With the Italian Grand Prix over and done with, the Badgerometer fires up, and looks back at our Top 5 stories to come out of Monza!
One rule for Tonio, another for Bruno.
We get it with HRT, or Hipania, or whatever they go by these days. They are a team with a foothold in F1 but aren’t really going to get any success, in broader terms, anytime soon. In Italy, home hero Tonio Luizzi lost his Spanish machine on the run into the first chicane, skipped across the grass and thudded into the rear end of the top ten – namely Nico Rosberg and Vitaly Petrov.
The problem that Badger has is where’s the consistency from the stewards from race to race. Luizzi will now get a five place grid penalty for Singapore (24th minus 5 = erm…still 24th in F1), but let’s look back two weeks previous to Bruno Senna’s negotiation of La Source in Belgium. He barged into Jaime Alguersuari and ended the young Spaniard’s race – and only got a drive through. It was the Brazilian’s over eagerness that caused one accident there, and set of a chain of others two further down the grid.
Come come stewards, play fair.
Jenson has never driven better.
We don’t just mean this weekend – Jenson is currently in a rich vein of form right now. Canada, Hungary, Belgium and now Italy, the Frome flier knows his way around the 2011 McLaren. What made Monza impressive was the fact that he recovered from his regular poor start – at one point he was as low as seventh – to move into podium contention, nabbing second off of Fernando Alonso.
He even credited his pass on Michael Schumacher as “the bravest of my career”, stating that he shut his eyes when passing the German!
Jenson is relaxed outside of the car and determined in it right now. It’s the sign of a driver in a happy place right now, and with a little but more hard work from the McLaren boys for the rest of the season, securing second in the championship race has to be the Brit’s target.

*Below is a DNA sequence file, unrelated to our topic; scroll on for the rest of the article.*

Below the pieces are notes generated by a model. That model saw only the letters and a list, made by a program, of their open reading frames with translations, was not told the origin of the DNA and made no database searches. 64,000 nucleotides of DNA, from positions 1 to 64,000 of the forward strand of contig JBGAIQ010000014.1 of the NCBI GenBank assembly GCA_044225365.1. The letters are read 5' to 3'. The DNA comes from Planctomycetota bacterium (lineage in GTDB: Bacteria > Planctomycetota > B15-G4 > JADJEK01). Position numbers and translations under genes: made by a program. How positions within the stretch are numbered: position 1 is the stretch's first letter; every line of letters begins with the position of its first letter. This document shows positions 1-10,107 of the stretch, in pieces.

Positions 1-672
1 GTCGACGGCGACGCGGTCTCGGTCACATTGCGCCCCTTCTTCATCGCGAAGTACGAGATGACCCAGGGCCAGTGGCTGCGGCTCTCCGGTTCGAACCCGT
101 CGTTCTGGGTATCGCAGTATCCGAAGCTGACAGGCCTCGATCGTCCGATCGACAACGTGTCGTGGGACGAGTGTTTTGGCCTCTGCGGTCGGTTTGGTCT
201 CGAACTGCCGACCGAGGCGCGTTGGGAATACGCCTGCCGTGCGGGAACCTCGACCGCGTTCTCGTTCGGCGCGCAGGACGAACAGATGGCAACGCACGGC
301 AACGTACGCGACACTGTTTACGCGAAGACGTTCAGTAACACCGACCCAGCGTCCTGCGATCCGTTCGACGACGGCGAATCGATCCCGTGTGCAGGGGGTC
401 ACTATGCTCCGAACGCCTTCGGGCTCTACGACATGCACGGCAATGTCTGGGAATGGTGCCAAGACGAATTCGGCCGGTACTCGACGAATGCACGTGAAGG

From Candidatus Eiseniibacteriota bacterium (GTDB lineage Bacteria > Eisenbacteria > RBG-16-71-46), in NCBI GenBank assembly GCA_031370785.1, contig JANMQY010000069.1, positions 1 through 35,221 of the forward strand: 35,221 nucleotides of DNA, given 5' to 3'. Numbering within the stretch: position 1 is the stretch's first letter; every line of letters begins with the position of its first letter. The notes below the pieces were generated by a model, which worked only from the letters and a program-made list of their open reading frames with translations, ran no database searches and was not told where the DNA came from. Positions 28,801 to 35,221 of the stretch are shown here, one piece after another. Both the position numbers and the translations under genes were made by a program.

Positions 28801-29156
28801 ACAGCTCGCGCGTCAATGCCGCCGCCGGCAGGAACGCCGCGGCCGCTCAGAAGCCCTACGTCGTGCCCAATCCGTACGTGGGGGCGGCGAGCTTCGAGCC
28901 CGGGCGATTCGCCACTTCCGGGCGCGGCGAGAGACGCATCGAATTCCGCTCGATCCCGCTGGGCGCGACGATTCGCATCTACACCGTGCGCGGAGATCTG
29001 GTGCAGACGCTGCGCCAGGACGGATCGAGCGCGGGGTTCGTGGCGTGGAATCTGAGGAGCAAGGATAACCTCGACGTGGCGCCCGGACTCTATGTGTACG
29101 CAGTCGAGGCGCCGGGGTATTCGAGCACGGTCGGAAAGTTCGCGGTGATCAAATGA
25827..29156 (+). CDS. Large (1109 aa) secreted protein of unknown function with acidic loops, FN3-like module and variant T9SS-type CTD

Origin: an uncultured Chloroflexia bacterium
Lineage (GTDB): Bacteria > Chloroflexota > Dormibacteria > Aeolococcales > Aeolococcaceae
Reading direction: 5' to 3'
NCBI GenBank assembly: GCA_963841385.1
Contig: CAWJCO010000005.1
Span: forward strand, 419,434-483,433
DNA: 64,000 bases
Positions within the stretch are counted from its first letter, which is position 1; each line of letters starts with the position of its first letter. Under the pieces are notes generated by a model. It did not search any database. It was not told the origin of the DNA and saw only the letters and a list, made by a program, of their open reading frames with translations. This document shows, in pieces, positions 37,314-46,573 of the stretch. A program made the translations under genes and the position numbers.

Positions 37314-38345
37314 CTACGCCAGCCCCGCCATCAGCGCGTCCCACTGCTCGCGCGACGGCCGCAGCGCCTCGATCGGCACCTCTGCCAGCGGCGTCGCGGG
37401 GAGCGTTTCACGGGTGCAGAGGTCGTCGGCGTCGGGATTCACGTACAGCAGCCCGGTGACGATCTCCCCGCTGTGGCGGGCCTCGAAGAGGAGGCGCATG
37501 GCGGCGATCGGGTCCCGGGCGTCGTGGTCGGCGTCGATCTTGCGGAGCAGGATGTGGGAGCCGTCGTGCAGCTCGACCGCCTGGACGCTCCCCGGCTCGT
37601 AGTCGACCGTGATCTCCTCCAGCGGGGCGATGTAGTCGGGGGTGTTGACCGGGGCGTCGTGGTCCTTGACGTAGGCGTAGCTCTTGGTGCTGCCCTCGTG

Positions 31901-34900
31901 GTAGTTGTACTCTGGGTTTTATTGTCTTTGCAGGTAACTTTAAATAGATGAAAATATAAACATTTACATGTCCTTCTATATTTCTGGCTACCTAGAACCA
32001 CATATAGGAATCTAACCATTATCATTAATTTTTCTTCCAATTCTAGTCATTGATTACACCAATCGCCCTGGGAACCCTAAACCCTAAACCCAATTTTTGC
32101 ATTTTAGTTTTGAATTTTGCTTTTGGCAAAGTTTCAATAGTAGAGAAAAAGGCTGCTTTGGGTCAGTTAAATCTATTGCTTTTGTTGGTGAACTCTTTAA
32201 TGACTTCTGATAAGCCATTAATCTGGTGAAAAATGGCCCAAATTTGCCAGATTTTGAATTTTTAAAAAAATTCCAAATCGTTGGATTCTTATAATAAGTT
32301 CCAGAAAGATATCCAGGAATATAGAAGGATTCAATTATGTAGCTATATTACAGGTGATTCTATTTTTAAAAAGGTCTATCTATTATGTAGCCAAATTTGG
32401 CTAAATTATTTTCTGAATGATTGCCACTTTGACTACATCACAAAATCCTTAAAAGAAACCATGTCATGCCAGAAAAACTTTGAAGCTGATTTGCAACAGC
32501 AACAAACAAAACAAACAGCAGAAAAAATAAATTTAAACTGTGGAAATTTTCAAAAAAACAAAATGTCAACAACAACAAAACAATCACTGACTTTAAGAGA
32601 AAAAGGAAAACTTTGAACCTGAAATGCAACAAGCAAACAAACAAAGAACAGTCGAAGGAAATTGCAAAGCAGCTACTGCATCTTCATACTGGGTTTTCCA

The title race is over. Fact.
In the next round in Singapore, if the cars finish in the right order we’ll be looking at the sport’s youngest ever double-world champ in Sebastian Vettel. This season he has been on another level, which can be seen by the way he’s amassed points and wins like it’s a game. Let’s not forget just how dominate he’s been – if China and Canada had finished one lap early each, he would have won the first eight races of this season. He’s 112 points ahead of Fernando Alonso, with 150 the maximum the score the Spaniard can hope for. Game over.
But the last two wins, in Spa and Monza, are the most impressive, as these tracks are where Red Bull have traditionally been off the pace. Thanks to some Newey wizardry – it was mind-bending to see Vettel slowest in the speed traps, but fastest on the track – a bit of bravery and some luck with Pirelli tyres, it’s two poles and two wins for the young German instead. Simply wunderbar.
Red Bull puts it all into perspective.
Red Bull team principle Christian Horner dedicated the team’s victory to former staff member Erin Pezzella, who worked for the Milton Keynes based squad in their accounts department for 5 years. She lost her life to cancer in the week building up the Grand Prix. She was 31.
The Schumacher-Hamilton scrap was fan-bloody-tastic.
It finally happened, only 18 months after it as first spoken about – Lewis Hamilton and Michael Schumacher finally battle it out on an F1 racetrack! Although the multiple champ has been there or thereabouts in relation to his younger British counterpart, it was on Sunday we finally saw what these two could get up to. And it didn’t disappoint.
Schumacher made an excellent fast start to move from 8th to 4th before the Luizzi incident – Hamilton didn’t fare as well and dropped from 2nd to 3rd. After the restart, Michael caught Lewis napping and jumped him into 3rd place, and what followed was nearly 30 laps of a brilliant game of cat-and-mouse. At high speed.
Say what you like about Schumacher – when it comes to defending a position he has still got it. Lewis could not find a way past that would stick, trying to pass on the inside and outside of probably the widest Mercedes the German marque has ever built. On lap 12 the Brit got past at the Parabolica…only for Michael to take the place back at Curva Grande. It started to become more and more fascinating, especially when Button caught and passed them over the course of a lap, and Ross Brawn made a radio cameo asking – no, telling – the veteran German to watch his driving. Twice.
The main talking point is the “double move” that Schumacher may, or may not, have pulled on lap 21. We’re sitting on the fence for this one. For us, it was old fashioned racing at it’s best, with a sprinkle of Old Lion vs Young Lion on top. Classic stuff. And if it wasn’t for this battle, we may have had another Valencia on our hands.